Effect of weight loss with or without exercise on inflammatory markers and adipokines in postmenopausal women: The SHAPE-2 trial, A randomized controlled trial

Willemijn A van Gemert, Anne M May, A.J. Schuit, Blanche Y M Oosterhof, Petra H Peeters, Evelyn M Monninkhof

Research output: Contribution to journalArticleScientificpeer-review

23 Citations (Scopus)

Abstract

Background:

We investigated the effect of equivalent weight loss, by a hypocaloric diet or mainly exercise, on inflammatory markers and adipokines in overweight postmenopausal women.

Methods:

Women were randomized to a diet (n = 97), mainly exercise (n = 98), or control group (n = 48). Goal of both interventions was to lose 5 to 6 kg bodyweight by a hypocaloric diet or an exercise program (4 hours/week) combined with a small caloric intake restriction. Outcomes after 16 weeks included serum high-sensitive C-reactive protein (hsCRP), IL6, adiponectin, and leptin.

Results:

Both intervention groups achieved the target weight loss. Controls remained weight stable. Compared with control, hsCRP decreased with mainly exercise [treatment effect ratio (TER) = 0.64] and borderline statistically significant with diet (TER = 0.77). There was a suggestively larger effect of exercise, directly compared with diet (TER = 0.83). Leptin decreased with both interventions: mainly exercise (TER = 0.55) and diet (TER = 0.59), versus control. Effects attenuated and lost significance after adjusting for change in body fat percentage, and to a lesser extent when adjusting for fitness. No effects were seen on IL6 and adiponectin.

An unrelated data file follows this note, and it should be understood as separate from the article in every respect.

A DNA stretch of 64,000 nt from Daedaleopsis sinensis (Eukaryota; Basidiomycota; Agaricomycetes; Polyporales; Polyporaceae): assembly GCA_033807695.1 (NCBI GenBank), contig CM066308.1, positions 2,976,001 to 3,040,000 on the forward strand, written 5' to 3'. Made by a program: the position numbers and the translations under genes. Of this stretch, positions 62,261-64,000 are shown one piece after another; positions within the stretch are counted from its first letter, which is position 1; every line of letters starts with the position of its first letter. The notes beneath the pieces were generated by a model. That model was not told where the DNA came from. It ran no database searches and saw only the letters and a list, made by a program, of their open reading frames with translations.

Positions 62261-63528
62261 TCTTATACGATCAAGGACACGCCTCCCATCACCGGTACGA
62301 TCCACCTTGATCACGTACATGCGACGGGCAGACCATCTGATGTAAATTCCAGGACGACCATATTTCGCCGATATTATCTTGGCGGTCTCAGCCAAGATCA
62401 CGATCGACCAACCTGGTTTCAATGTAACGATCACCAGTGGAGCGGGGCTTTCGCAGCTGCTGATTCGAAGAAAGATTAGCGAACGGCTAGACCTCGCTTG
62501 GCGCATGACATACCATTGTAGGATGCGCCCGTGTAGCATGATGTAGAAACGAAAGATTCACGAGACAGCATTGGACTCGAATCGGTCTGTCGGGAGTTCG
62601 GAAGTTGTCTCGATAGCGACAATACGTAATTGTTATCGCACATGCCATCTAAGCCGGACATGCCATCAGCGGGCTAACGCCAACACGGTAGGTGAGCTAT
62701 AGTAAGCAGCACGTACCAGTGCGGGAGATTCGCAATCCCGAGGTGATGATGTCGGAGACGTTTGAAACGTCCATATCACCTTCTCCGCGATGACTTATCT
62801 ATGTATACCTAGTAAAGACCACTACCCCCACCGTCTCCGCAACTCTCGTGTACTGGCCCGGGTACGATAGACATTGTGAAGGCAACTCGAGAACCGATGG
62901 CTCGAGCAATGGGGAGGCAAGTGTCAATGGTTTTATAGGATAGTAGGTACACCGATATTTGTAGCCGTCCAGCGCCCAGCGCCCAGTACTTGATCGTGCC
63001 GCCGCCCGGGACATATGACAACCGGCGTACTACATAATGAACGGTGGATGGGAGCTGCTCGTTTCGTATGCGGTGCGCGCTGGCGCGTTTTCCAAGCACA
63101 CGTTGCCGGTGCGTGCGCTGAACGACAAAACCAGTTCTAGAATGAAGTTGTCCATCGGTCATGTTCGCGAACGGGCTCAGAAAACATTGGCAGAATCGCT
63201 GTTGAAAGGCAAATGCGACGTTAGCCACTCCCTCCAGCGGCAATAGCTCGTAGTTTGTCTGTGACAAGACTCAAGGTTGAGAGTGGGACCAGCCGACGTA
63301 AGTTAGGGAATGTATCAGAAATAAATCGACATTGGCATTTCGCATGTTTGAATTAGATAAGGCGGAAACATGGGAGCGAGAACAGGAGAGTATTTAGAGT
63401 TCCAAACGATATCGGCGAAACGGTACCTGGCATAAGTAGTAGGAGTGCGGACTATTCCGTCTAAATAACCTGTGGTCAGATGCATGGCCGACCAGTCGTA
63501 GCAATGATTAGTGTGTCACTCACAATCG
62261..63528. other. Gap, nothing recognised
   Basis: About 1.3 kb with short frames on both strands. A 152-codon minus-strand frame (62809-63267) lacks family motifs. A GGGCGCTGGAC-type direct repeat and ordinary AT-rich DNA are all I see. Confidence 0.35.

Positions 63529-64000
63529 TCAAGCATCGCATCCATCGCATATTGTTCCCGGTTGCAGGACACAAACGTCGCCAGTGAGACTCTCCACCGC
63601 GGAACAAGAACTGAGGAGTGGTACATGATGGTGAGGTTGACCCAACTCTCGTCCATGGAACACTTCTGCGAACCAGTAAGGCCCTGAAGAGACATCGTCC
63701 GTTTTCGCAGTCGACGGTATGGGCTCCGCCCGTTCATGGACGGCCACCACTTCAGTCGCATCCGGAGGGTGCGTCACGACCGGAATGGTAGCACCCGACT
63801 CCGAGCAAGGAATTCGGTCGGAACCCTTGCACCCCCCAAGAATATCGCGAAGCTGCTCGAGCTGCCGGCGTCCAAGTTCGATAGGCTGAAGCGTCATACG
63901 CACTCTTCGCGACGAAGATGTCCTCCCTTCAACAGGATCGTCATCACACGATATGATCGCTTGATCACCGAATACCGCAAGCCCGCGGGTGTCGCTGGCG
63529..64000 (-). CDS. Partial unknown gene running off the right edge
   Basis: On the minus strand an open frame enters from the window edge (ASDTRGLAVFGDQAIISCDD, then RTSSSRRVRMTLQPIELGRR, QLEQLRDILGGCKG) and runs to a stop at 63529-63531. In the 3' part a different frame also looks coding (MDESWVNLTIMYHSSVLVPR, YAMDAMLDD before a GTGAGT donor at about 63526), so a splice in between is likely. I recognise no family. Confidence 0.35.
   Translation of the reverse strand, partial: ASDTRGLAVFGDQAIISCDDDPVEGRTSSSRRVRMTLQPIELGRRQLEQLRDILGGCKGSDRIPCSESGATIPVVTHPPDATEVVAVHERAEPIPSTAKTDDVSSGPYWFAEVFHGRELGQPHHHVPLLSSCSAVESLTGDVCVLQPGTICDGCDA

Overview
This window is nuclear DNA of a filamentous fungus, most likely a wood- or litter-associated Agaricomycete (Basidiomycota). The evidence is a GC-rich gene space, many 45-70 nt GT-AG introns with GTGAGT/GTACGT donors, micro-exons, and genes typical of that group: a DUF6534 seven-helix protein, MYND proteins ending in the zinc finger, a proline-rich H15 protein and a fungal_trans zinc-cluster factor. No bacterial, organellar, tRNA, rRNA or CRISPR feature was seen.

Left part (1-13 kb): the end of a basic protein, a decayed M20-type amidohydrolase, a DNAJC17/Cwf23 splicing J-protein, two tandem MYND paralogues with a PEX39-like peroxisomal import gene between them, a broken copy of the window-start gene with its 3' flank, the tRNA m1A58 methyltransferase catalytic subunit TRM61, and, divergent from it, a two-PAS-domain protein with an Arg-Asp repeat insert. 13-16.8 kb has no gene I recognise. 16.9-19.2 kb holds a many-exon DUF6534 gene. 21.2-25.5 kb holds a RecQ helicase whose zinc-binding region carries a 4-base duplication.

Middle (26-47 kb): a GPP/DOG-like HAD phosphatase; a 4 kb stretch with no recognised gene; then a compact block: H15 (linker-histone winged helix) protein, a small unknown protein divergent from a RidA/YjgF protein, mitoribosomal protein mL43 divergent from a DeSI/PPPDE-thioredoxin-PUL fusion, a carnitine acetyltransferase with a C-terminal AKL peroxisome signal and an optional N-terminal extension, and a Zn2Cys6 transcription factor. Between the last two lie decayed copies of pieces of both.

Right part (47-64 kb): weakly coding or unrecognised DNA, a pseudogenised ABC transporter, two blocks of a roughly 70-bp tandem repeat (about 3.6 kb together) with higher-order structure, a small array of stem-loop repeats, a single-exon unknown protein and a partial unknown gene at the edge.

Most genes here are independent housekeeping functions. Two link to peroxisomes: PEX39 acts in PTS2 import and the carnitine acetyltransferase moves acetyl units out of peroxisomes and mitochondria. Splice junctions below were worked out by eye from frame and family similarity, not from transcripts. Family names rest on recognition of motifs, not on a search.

Conclusions:

A 16-week randomized intervention inducing comparable weight loss by a hypocaloric diet or mainly exercise, resulted in favorable effects on serum hsCRP and leptin. We found a possible more beneficial effect on hsCRP with mainly exercise versus diet. These effects of exercise were established by changes in body fat percentage and physical fitness.

Impact:

A modest amount of weight loss in postmenopausal women reduces hsCRP and leptin levels which might be associated with a lower breast cancer risk.

Original languageEnglish
Pages (from-to)799-806
JournalCancer Epidemiology, Biomarkers & Prevention
Volume25
Issue number5
DOIs
Publication statusPublished - May 2016
Externally publishedYes

Keywords

  • Adipokines
  • Biomarkers
  • Exercise
  • Female
  • Humans
  • Middle Aged
  • Postmenopause
  • Treatment Outcome
  • Weight Loss
  • Journal Article
  • Randomized Controlled Trial
  • Research Support, Non-U.S. Gov't

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